We all remarked on how dumb it was to put the sprayers in the boiler room. Such ignorance, I cried! Here, here!

I put them there. At the end of camp all the counselors spend a day helping take the water trampolines out or lug the gymnastics mats to storage. I was told to consolidate and store the pump sprayers. As I searched for their proper place, I settled on the boiler room because it was warm and because the sprayers looked like dinosaur eggs. If I wanted them to hatch, they needed to be in a moist, hot place. Trust me – I’ve watched the director’s commentary on Jurassic Park.

The maintenance crew likes to poke fun at me, and I would/do too. I mean, they had to explain the difference between a pipe wrench and a socket wrench (I’d just walk around saying ‘pipe wrench’ because I like adjectives and I thought it made me sound more hands on). Once our carpenter stopped his truck and got out to put wire in my weedeater because he instinctively knew I was just hitting the grass with a spinning head. But this is one thing they’ll never know.

5th Annual Pankration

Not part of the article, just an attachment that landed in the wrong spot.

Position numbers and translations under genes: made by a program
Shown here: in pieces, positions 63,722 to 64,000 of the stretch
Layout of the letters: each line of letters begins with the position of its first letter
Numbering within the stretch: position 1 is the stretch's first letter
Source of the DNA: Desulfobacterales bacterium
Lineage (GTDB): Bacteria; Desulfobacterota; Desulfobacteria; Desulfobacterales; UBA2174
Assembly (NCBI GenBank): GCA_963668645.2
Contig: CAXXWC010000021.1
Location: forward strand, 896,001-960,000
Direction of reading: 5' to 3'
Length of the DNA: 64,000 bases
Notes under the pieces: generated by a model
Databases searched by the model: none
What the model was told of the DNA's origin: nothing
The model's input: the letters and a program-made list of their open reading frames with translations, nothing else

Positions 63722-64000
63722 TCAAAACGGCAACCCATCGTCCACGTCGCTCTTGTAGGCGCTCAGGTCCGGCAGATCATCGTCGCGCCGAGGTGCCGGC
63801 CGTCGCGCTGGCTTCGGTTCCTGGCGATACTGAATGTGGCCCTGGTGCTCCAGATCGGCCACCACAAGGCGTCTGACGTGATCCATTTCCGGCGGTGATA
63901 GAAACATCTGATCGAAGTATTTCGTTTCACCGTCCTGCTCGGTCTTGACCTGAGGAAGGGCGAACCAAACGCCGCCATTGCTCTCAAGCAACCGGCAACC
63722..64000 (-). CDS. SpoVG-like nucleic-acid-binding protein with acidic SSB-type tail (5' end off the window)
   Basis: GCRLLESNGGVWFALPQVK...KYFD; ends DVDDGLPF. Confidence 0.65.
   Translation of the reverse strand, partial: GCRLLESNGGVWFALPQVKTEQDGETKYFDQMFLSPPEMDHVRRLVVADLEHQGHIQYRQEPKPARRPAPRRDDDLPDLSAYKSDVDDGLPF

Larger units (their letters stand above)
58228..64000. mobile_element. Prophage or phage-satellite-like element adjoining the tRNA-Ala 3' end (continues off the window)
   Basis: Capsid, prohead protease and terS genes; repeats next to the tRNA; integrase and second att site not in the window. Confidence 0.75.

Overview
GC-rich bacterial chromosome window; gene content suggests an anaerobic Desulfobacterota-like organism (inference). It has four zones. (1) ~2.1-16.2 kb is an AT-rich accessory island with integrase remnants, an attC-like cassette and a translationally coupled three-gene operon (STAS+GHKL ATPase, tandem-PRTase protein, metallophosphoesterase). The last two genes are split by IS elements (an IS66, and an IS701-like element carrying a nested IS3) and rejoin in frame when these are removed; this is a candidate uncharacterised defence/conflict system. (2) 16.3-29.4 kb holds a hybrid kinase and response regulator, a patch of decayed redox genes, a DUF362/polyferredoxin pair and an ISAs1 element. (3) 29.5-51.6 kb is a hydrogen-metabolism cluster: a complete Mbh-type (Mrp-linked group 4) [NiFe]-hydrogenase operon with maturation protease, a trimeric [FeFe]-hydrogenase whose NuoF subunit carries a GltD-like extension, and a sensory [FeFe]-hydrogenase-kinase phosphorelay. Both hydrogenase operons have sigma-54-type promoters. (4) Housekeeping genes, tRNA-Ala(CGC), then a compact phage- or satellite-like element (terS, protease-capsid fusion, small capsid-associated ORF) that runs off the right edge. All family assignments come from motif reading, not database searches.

I divide my readership in half – former fraternity brothers and my mom. But there’s a small unaccounted percent that get redirected here when they Google information for a Fulbright ETA grant. This is for you.

Besides being a handsome maintenance worker, I also have a history inventing things, including Imagifighting, the sport of Phishball, and the line of Legos entitled, “Dragons vs. Robots.” My corporate petitions have gone unanswered. But additionally, I invented a holiday my sophomore year of college called the Pankration. Pronounced Pan-krat-i-on, it’s a sun-down to sun-up video game marathon starting the Monday before Thanksgiving. I originally created it because no one goes to class the next day and I wanted to play Mass Effect, which came out at midnight that first Pankration eve. Now, the holiday is in its fifth year, and while its still not recognized by the national government, we’re printing shirts for the second time.

(I should also mention that I invent Laffy Taffy jokes. For instance:

How do insects surf the internet?

A spider web.

You walked right into that one.)

Last year marked the first time the holiday went international – I played Final Fantasy VII on my 2006 MacBook Pro for twelve hours in Turkey. I was joined by a few other fellow Fulbrighters scattered across eastern Turkey who had similar interests.

This year I’ll be moving away from Final Fantasy games (I’ve played them the last three Pankrations) and play Elder Scrolls: Skyrim, which comes out November 11th, a marketing scheme I’m sure was designed to make the game eligible for my holiday. If you’d like to participate, we’ll start at sundown on November 21st. You can buy shirts here.